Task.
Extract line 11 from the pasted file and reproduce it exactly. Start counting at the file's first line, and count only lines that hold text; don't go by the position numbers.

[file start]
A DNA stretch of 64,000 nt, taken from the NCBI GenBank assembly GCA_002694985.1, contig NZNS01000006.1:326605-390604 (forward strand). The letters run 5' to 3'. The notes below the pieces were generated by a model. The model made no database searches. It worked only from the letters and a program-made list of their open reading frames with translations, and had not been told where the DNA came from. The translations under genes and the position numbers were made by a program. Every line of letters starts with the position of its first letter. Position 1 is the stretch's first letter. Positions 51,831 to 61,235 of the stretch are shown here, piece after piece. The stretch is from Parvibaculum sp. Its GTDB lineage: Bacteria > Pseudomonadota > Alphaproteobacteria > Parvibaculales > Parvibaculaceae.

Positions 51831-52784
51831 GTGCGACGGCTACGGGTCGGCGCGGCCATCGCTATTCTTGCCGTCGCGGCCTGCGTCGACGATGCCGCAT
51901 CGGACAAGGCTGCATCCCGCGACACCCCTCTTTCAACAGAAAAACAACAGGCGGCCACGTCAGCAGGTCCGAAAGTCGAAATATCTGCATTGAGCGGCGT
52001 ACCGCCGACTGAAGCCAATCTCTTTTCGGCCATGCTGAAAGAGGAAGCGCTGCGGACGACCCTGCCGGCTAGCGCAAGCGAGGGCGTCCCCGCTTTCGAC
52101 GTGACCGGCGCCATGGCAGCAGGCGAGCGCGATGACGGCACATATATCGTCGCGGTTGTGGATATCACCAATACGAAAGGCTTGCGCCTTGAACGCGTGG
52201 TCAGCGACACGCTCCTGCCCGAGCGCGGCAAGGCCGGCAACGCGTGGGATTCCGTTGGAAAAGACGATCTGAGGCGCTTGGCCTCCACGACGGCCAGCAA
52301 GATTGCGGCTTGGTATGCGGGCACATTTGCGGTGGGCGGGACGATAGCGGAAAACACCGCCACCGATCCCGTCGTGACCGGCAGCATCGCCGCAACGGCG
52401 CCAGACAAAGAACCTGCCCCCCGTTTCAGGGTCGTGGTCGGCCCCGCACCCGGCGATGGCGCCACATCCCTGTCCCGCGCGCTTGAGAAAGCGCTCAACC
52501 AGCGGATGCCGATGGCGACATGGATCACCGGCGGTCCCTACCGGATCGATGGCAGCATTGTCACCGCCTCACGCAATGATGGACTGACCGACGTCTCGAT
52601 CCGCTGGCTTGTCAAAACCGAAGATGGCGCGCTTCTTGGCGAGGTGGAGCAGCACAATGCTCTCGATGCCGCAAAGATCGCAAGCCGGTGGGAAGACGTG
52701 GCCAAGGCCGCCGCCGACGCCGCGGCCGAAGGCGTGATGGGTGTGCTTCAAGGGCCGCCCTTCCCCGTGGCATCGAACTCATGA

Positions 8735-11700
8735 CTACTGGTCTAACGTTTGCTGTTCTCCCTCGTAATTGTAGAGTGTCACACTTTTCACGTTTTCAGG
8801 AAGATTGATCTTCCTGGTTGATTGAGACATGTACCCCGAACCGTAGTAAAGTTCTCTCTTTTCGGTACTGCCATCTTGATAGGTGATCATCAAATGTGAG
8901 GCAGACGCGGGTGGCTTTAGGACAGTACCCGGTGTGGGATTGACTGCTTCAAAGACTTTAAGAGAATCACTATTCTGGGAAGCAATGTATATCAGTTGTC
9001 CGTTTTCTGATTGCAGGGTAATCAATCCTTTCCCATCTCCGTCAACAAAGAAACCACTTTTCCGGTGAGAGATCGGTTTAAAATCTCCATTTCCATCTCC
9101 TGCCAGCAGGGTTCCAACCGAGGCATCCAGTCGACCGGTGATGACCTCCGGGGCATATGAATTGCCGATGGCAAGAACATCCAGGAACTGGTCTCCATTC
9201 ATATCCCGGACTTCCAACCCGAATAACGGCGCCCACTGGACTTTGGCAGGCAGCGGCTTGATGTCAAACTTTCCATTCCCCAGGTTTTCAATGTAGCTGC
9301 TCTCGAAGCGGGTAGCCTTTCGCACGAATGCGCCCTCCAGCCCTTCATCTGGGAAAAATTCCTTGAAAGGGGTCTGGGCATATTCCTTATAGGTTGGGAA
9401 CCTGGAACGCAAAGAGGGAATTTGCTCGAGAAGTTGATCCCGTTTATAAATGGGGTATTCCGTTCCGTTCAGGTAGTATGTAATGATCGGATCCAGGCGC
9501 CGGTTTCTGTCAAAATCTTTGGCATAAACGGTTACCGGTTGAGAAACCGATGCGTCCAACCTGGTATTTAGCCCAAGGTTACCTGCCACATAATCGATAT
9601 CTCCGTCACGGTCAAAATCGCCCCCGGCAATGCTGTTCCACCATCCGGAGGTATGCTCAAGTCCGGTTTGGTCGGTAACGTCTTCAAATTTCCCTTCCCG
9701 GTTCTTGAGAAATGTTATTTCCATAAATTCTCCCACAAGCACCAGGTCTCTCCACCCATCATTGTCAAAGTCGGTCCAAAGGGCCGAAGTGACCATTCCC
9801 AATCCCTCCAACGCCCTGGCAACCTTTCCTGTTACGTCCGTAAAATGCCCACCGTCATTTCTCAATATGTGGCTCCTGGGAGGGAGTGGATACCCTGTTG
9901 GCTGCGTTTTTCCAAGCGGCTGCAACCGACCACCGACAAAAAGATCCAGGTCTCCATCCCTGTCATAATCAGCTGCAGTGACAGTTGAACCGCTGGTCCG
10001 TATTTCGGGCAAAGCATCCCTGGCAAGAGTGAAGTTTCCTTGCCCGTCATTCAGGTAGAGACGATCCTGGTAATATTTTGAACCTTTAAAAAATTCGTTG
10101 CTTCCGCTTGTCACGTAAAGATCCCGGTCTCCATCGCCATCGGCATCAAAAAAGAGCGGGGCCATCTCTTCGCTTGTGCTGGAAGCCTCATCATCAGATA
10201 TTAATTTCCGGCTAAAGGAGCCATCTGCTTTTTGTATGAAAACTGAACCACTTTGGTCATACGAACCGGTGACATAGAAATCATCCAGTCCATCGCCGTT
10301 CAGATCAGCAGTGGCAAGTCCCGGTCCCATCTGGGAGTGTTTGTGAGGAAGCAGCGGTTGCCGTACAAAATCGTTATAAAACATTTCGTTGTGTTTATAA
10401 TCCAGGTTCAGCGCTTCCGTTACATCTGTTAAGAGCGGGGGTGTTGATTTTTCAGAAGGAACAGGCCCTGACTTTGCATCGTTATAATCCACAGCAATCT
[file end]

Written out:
52601 CCGCTGGCTTGTCAAAACCGAAGATGGCGCGCTTCTTGGCGAGGTGGAGCAGCACAATGCTCTCGATGCCGCAAAGATCGCAAGCCGGTGGGAAGACGTG